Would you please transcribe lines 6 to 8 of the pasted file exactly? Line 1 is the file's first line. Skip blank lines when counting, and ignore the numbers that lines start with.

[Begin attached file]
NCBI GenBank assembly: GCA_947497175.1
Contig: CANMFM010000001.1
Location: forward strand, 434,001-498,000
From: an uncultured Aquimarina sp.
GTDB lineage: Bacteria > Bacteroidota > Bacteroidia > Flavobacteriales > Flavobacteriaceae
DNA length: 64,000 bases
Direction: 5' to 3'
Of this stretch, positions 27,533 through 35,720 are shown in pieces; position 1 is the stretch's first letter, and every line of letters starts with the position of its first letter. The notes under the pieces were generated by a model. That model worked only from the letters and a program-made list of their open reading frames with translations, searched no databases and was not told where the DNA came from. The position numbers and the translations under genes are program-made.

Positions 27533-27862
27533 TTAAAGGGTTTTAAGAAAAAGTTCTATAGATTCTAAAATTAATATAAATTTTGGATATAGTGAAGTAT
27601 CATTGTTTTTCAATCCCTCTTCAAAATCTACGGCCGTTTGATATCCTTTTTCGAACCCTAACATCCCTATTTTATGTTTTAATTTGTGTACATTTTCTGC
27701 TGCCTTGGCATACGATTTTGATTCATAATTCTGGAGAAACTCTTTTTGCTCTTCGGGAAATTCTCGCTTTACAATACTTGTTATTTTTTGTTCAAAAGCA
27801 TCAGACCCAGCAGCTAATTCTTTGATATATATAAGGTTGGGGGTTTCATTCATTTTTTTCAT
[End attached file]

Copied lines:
DNA length: 64,000 bases
Direction: 5' to 3'
Of this stretch, positions 27,533 through 35,720 are shown in pieces; position 1 is the stretch's first letter, and every line of letters starts with the position of its first letter. The notes under the pieces were generated by a model. That model worked only from the letters and a program-made list of their open reading frames with translations, searched no databases and was not told where the DNA came from. The position numbers and the translations under genes are program-made.